Review of The Tragic Thread in Science Fiction
Dennis Wilson Wise
Waugh, Robert H. The Tragic Thread in Science Fiction. Hippocampus Press, 2019. Paperback. 236 pg. $20.00. ISBN 9781614982463.
Robert H. Waugh’s latest collection of critical essays is an odd book—a throwback, really, to bygone days filled with humanist values and New Critical precepts. Virtually absent from The Tragic Thread in Science Fiction is historical context. Authorial biography fares a little better, but only just. Yet no matter how deeply readers look, they’ll not find any critical terminology, no theories or critical topics, from the last thirty years. In a way, this makes sense. The oldest essay in this collection hails from 1985, the second oldest from 1990. To be fair, Waugh significantly revised both essays—though not his third reprint, an article from 1997—for The Tragic Thread in Science Fiction, evidently in a sincere (if uneven) attempt to make this book read as a book rather than as a disjointed collection of essays. Still, this stylistic facelift leaves the articles’ core arguments untouched—and it shows. In neither case do Waugh’s revisions, despite a few updated citations, address major recent works or trends in SF criticism. Likewise, although Waugh’s nine other non-reprint chapters forego any dates of composition, they too exude the faintly musty aura of Rip van Winkle. These essays are formal, intelligently written, and sometimes even charmingly learned, but they nonetheless retain the terms and methodologies of our New Critical forebears. The real connecting thread in The Tragic Thread in Science Fiction, far from the “heroism, grandeur, and tragedy” stated in the introduction (7), is Waugh’s resurrection of close reading for imagery, quest functions, literary influence, source hunting, thematic oppositions, and aesthetic form and structure—especially aesthetic form and structure, in fact—in isolation from broader historical and cultural concerns.
Still, we should be careful not to dismiss a book too quickly simply because it stubbornly evades several decades of mainstream academic criticism. Sometimes, the old can teach us what the new no longer remembers it has forgotten. Yet, alas—in The Tragic Thread in Science Fiction, Waugh never once defends his critical methodology. Like a rhinoceros barreling on heedless of the new landscapes through which it travels, Waugh sets forth his arguments without much regard or interest for how other contemporary academic critics might see his approach. This leaves his collection a significant problem of audience. On one hand, the refusal to engage contemporary trends in SF studies—even if only to defend his own approach—means that relatively few academics will find his discussions particularly helpful to their own research. On the other hand, I suspect Waugh’s style remains much too formal to hold much appeal for general lay readers, a core audience for Hippocampus books, though he occasionally adds a few lively autobiographical touches. Waugh for instance, sounding very much like Frederik Pohl, mentions on his first page how “suddenly science fiction became an article of faith for me, a genre to which I became devoted” (7). Yet this passion seeps only infrequently into the collection. At the end of the day, The Tragic Thread in Science Fiction remains too traditional a book, too beholden to the great span of time over which its essays were written, to attempt a more reader-friendly (and more contemporary) autoethnographic style.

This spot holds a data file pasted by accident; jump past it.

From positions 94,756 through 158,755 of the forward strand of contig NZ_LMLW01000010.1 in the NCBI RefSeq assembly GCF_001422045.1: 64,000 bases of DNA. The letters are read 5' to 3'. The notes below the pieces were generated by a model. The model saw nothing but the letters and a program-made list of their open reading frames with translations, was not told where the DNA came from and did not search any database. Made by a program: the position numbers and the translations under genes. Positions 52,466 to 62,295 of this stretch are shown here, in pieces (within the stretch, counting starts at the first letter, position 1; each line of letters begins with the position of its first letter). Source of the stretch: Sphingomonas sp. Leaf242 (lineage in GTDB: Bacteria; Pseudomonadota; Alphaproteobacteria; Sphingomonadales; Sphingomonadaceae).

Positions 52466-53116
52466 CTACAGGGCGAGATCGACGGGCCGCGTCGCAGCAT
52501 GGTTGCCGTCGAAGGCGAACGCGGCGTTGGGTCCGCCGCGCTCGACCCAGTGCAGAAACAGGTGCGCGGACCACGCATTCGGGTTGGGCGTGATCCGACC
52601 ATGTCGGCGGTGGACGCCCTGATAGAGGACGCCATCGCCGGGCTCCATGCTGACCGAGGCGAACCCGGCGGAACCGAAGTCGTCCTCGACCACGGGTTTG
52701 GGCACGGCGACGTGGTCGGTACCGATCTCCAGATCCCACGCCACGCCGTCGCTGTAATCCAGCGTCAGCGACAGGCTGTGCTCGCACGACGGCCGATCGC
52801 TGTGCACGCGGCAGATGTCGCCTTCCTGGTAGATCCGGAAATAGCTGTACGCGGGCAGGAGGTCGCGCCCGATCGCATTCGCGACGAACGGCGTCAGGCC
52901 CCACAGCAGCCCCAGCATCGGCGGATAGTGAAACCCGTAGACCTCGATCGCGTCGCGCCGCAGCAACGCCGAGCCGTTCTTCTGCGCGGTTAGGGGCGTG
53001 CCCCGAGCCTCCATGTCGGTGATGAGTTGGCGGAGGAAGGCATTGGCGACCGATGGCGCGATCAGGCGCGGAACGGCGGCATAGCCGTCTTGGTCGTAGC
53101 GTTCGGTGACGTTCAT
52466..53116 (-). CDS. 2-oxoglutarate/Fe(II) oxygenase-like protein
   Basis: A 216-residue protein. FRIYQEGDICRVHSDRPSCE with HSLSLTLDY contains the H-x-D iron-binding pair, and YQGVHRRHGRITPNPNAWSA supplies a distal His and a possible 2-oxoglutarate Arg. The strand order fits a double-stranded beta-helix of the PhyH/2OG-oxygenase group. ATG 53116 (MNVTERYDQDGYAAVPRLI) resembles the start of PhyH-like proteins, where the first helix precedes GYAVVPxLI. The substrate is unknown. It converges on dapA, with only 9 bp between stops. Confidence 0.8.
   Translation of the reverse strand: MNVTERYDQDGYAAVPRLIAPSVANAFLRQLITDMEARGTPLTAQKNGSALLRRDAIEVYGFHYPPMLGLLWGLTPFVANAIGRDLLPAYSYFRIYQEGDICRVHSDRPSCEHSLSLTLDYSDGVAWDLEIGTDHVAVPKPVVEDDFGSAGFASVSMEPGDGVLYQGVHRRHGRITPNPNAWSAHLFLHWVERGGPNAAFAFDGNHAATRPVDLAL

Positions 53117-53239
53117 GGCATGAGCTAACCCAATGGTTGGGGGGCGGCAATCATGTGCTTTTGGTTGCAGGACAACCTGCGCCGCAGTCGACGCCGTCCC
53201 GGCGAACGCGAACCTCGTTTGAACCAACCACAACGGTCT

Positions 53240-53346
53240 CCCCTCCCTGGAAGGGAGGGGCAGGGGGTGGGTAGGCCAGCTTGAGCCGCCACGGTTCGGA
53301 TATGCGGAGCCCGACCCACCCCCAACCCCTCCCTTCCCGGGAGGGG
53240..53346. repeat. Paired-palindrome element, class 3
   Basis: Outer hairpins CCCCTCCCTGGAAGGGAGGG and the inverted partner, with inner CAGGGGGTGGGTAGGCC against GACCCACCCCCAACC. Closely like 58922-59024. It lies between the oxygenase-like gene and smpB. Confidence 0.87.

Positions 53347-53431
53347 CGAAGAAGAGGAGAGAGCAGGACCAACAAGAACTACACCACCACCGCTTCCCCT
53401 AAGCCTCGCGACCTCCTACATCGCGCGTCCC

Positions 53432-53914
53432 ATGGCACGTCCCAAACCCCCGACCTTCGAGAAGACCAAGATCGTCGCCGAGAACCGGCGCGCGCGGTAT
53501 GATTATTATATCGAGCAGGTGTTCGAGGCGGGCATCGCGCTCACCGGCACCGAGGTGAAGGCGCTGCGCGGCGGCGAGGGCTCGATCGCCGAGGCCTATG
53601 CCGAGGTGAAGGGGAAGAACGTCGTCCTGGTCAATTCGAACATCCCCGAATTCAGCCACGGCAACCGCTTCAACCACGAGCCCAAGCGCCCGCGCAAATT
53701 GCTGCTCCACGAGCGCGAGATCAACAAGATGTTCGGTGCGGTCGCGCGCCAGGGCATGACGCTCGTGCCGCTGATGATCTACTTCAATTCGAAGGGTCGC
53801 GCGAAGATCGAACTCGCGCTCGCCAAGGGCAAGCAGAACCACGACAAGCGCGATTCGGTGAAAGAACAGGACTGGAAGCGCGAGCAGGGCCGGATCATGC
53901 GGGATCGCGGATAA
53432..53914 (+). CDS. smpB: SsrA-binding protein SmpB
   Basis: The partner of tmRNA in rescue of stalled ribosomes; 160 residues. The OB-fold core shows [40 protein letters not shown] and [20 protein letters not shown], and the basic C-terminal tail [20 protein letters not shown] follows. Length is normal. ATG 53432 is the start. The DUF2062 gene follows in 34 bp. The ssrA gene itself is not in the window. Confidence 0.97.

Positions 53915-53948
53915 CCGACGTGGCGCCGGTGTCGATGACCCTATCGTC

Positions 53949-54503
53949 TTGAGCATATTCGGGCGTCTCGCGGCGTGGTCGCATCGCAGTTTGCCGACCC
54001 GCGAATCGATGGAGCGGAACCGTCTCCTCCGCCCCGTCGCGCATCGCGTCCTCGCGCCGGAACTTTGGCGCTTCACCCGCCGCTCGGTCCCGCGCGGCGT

As mentioned already, Waugh’s introduction states his subject as “heroism, grandeur, and tragedy” in certain select SF writers (7). This is a noble claim, but also an attempt—a thin one—at imposing thematic unity upon the volume. Only a fraction of Waugh’s essays specifically deal with heroism, grandeur, or tragedy. Still fewer do so as their main focus. For example, on Waugh’s second page, he briefly outlines the “order of parts that occur in Greek tragedies,” but he undercuts himself almost immediately by admitting, “I will not press this nomenclature in my analyses of these books” (8). And, indeed, Waugh does not—almost another seventy pages pass before Waugh finds reason to cite the structure of Greek tragedy again, and then merely in passing (on page 77). Likewise, Waugh’s emphasis on SF itself is another thin attempt at unity, something to help along a pithier title for his book. Obviously, texts like David Lindsay’s A Voyage to Arcturus (1920), Mervyn Peake’s Titus Alone (1959), and Fritz Leiber’s Fafhrd and the Gray Mouser stories are all fantasy, not SF. Waugh attempts to sidestep this objection by calling these writings “Gothic”-style texts (7), but the Gothic mode itself, of course, maps imperfectly onto SF. But even if Waugh’s arguments rarely study the nature of the tragic within his chosen texts, his selection of texts showcases more clearly his preferences as a reader. Perhaps unsurprising in one who has written two previous non-fiction collections on H. P. Lovecraft, Waugh generally prefers fiction that imagines the infinite minuteness of humanity within the universe. For Waugh, this creates a sense of cosmic loneliness and a tragic falling off from older, more anthropocentric visions of humanity—a sense reinforced by German philosophers such as Nietzsche and Schopenhauer.